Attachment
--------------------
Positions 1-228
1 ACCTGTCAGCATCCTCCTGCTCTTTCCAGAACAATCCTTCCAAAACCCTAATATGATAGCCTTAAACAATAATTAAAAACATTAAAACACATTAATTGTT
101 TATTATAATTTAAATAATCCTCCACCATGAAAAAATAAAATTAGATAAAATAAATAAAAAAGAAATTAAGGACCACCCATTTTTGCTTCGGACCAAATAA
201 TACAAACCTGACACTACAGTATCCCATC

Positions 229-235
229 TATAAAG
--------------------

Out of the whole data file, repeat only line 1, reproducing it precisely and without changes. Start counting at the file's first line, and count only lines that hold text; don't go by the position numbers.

Positions 1-228